A New Way to Test for Food Allergies

A True Test for Allergies

Do you have food allergies? New research may have turned up a method of testing for true food allergies that is both non-invasive and more accurate than previous tests. This test relies on a new protein which may be responsible for causing allergic reactions to specific foods.

Food allergies are unlike inhalant or seasonal allergies. Tests performed on people who experience allergic reactions to certain foods show that some of them do not have the antibody IgE in their blood. (This is particularly true if the reaction to the allergen occurs some time after the substance is ingested.) As a result, such people would show a negative result on the standard allergy test, even when they are truly allergic.

A study conducted at Mount Sinai School of Medicine in New York looked at this new protein implicated in allergic reactions. The protein has been dubbed CD23, and is said to be located in the digestive tract. This protein acts as a receptor for IgE, which is the typical marker for allergies. Therefore, new information is arising to indicate that CD23 and IgE might be working together in allergic reactions to food.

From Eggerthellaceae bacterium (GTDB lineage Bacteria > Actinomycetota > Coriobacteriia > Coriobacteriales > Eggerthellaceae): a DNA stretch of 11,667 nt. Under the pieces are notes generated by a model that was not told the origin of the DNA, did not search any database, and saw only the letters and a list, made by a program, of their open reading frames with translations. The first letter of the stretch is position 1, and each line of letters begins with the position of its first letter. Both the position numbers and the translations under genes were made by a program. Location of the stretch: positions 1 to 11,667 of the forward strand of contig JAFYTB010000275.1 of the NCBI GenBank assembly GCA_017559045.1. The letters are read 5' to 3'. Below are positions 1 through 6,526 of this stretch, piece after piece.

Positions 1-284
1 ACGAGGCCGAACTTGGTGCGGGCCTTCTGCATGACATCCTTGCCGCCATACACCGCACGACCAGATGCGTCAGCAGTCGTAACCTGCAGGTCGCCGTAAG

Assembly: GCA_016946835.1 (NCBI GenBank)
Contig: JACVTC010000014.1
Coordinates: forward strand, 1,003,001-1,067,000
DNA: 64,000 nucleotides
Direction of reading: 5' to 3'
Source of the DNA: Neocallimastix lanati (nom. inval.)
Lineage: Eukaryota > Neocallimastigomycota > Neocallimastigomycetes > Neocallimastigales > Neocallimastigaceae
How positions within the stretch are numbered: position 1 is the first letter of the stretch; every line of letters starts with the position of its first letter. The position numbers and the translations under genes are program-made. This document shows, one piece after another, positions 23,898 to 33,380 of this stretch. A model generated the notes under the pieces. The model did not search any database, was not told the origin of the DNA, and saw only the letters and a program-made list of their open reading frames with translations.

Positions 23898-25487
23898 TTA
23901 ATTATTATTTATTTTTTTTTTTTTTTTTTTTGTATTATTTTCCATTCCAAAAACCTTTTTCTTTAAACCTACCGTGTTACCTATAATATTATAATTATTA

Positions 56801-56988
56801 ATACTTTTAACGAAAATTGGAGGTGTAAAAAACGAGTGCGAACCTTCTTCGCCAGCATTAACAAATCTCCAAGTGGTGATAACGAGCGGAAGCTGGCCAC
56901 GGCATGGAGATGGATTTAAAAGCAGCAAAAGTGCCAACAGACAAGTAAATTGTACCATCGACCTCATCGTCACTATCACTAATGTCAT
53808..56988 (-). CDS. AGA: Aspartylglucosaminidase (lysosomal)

A study was conducted on children ranging from age three to 17, who were asked to consume an allergenic trigger food - either milk or eggs. All of the test subjects had previously-known allergies to these foods and had shown positive results on other allergy tests. None of the subjects had experienced anaphylactic reactions; however they did have other symptoms such as skin reactions, breathing problems and gastrointestinal problems within two hours of eating the food. There were five control subjects who had no history of allergies.

The results of the study indicated that CD23 was detectable in the feces of food allergy patients, but did not show up in the feces of control subjects. This would imply that CD23 is either present in higher levels in those with food allergies or there is an in allergy-induced increase of CD23 in the stool. This opens an avenue for testing for food allergies which does not involve biopsies of the digestive tract or other invasive tests.

Based on the positive results in this study, researchers are interested in forming larger study groups to check how closely the presence of CD23 in stool corresponds to other clinical tests. The hope is that additional study could lead to more accurate allergy testing that is also more comfortable for patients.

Food allergies are more prevalent than you might think - of children younger than four; about six to eight percent have food allergies. Nearly two percent of all adults also have allergies. However, only a relatively small percentage of all these cases are considered “true” allergies, in that they are IgE mediated. The majority of people experience what would more accurately be called food intolerance.

July 22, 2006
MedicalNewsToday.com

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